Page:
Growing up half-Irish in the 1970s, I was more than aware of the so-called ‘Troubles’ – the sectarian conflict in Northern Ireland between Loyalists (Protestants) and Republicans (Catholic). And the presence of the British Army, brought in officially as peacekeepers but as became clear very quickly Republicans – to maintain the UK’s control of the province.
My Irish grandmother pumped my brain full of the Catholic Republican narrative of Irish history where the British (or English and Normans) plus their Protestant Loyalist allies were the baddies – and all Catholics and Republicans were the victims of eight centuries of oppression. I’d have probably gone along with this binary view of the Troubles if I hadn’t been exposed to the Marxist point of view.
Or, more to the point, the Militant’s analysis. Because not everybody who called themselves a Marxist took what was sometimes dismissed as a ‘workerist’ perspective. In a nutshell, Militant argued that both Catholic and Protestant communities were divided along class lines and the objective of any socialist, let alone Marxist, should be the rejection of sectarianism and the building of a workers’ party.
There had been a class-based working class party since the partition of Ireland in the 1920s – the Northern Ireland Labour Party – and it had done surprisingly well in past elections to Westminster and the Stormont parliament in Belfast. But by the 1970s, it had been split apart by sectarian divisions and its support base had deserted to the Republican SDLP and the Loyalist DUP.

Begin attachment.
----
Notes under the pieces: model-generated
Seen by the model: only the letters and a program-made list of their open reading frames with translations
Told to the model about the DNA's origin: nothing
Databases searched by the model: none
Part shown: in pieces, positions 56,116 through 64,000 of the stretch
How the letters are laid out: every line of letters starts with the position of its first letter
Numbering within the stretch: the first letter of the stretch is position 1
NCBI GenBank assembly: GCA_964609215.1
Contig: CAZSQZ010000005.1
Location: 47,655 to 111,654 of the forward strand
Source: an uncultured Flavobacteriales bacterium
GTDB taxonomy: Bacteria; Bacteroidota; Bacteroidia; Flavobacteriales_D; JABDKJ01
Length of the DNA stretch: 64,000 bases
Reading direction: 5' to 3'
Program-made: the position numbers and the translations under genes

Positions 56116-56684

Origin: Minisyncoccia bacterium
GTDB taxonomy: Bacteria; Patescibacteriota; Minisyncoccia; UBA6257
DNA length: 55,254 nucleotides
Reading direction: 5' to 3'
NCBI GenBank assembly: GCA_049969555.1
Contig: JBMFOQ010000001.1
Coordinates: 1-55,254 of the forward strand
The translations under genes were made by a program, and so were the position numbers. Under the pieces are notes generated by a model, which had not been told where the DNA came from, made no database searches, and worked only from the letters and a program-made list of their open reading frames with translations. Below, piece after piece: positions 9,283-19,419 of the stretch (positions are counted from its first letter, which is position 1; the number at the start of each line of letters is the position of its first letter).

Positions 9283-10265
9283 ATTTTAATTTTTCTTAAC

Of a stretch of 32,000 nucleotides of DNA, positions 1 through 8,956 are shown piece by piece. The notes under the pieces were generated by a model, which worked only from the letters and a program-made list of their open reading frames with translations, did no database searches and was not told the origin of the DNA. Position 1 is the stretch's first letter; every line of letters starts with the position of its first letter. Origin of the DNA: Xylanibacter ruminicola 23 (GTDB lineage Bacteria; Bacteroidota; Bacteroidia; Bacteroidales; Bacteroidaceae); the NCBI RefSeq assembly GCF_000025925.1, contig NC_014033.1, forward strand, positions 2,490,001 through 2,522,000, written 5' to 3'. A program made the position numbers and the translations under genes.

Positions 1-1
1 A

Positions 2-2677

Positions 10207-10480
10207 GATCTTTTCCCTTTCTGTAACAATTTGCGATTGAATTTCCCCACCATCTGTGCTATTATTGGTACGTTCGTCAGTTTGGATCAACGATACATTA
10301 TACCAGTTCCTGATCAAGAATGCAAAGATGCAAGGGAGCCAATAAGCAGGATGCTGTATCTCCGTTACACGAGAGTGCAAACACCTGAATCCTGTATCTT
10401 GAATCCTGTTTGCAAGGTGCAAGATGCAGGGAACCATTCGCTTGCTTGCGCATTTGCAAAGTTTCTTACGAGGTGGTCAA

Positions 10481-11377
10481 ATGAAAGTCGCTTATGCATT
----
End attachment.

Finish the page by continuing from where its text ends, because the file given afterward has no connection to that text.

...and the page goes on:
As I began to re-appraise Irish history along class lines, the idea of monolithic blocs of eternally reactionary Unionists versus progressive Republicans began to fall apart. The discovery that Irish nationalism could be just as hostile to socialism as right-wing Unionism. That Irish Protestants had played a leading role in resistance struggles of the past. The sectarianism of orange Protestants and green Catholics revealed itself as a policy of divide and rule.
One amusing aside, I can’t resist. At the 2006 Labour Party Conference in Manchester – where I was a delegate – I bumped into the veteran Loyalist politician Ian Paisley (1926-2014) who was about to become First Minister of Northern Ireland. I wasn’t completely sober, I hasten to add, and it was 2am in the morning.
Anyway I told Paisley that my Irish Republican grandmother had taught me to play both the Orange and Green ‘standards’ (songs) on the piano as a child.
Paisley: “Why did she do that then?”
Me: “Because she said whatever pub I found myself in around Belfast, I’d be able to play my way out of there.”
Paisley (grabbing my arm): “Well she was a very wise woman.”
She was indeed. And would have been horrified that I had shared any words with a man she regarded as the devil incarnate in the 1970s. Pictured above is a leaflet for a meeting in 1981 to discuss the Militant position on Ireland.
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